Making occasional errors when balancing a checkbook.

I take care not to assume that someone who is older and who forgets something has Alzheimer’s and I favor the idea of aging in place. Sometimes getting more services is a better option than moving out.

There are times when someone wants me to meet with me and it is clear to me that they want help making a decision. Sometimes they want to move but have trouble processing the information I give them about available housing and as a result they don’t take any action.

The way I usually handle the situation is I ask the elder if they have a friend or relative that they trust and can bounce ideas off of. I try to get then to get that person involved. I also refer people to Senior Linkage Line where they can get professional guidance on housing options 1-800-333-2433.  The service is free and the people who provide it are not trying to sell anything and they are not getting paid for referrals. There are various businesses that relentlessly pursue elders as potential clients.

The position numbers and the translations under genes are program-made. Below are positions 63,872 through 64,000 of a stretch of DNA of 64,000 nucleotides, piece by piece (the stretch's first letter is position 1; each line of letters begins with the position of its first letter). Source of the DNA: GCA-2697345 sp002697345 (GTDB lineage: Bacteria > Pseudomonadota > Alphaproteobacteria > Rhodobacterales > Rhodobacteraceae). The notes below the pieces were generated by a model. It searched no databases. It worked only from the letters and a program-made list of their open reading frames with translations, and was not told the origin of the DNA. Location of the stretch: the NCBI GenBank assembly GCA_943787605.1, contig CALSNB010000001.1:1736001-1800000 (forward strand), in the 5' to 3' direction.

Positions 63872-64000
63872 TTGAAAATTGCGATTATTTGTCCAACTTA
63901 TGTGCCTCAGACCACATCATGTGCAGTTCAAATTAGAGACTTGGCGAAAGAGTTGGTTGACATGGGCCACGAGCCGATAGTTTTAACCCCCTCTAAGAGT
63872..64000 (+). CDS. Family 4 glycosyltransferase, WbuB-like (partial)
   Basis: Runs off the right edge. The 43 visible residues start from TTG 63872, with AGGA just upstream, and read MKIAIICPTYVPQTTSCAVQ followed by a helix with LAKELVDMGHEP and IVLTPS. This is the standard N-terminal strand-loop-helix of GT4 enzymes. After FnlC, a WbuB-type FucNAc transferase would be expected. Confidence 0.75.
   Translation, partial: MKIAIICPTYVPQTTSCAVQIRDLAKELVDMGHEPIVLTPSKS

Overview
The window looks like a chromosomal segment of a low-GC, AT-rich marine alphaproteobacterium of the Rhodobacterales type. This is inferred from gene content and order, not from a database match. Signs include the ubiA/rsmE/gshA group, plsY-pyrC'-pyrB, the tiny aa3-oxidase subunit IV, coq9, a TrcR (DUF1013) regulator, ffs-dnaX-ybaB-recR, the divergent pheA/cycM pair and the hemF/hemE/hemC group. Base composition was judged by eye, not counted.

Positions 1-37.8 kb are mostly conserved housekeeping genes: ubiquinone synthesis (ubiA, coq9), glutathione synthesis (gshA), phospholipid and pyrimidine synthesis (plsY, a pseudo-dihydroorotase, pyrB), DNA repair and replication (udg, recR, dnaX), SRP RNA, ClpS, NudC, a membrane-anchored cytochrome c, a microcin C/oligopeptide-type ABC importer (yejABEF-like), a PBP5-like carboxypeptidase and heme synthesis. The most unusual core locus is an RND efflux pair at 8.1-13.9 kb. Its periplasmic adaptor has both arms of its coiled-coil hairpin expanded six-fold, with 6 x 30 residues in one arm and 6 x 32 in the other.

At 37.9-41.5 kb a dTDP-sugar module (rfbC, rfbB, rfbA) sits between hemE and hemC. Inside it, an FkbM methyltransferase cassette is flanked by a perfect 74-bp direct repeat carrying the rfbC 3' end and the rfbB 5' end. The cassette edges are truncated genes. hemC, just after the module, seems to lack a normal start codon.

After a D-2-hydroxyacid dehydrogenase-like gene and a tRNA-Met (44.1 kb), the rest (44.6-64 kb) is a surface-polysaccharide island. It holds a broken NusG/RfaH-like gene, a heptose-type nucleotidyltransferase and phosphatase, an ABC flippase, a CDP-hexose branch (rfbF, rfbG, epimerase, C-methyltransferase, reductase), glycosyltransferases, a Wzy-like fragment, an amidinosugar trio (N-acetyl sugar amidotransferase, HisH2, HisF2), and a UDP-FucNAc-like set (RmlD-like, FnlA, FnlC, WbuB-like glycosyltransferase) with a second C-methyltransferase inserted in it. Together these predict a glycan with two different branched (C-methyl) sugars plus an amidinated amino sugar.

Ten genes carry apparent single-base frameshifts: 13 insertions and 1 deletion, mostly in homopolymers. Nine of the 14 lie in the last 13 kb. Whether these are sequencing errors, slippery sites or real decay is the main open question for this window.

I found training for Alzheimer’s friendly businesses. I like the idea of businesses learning how to treat people with Alzheimer’s with respect, and it really is all about respect. The course is geared toward the retail and hospitality industries and is pretty lightweight but I think it is an excellent way to start a conversation and build awareness.  As our population continues to age there will be more people with various forms of dementia because the longer we live the greater our risk for dementia. See some facts about Alzheimer’s

Alzheimer’s is not curable and the fatality rate is 100%.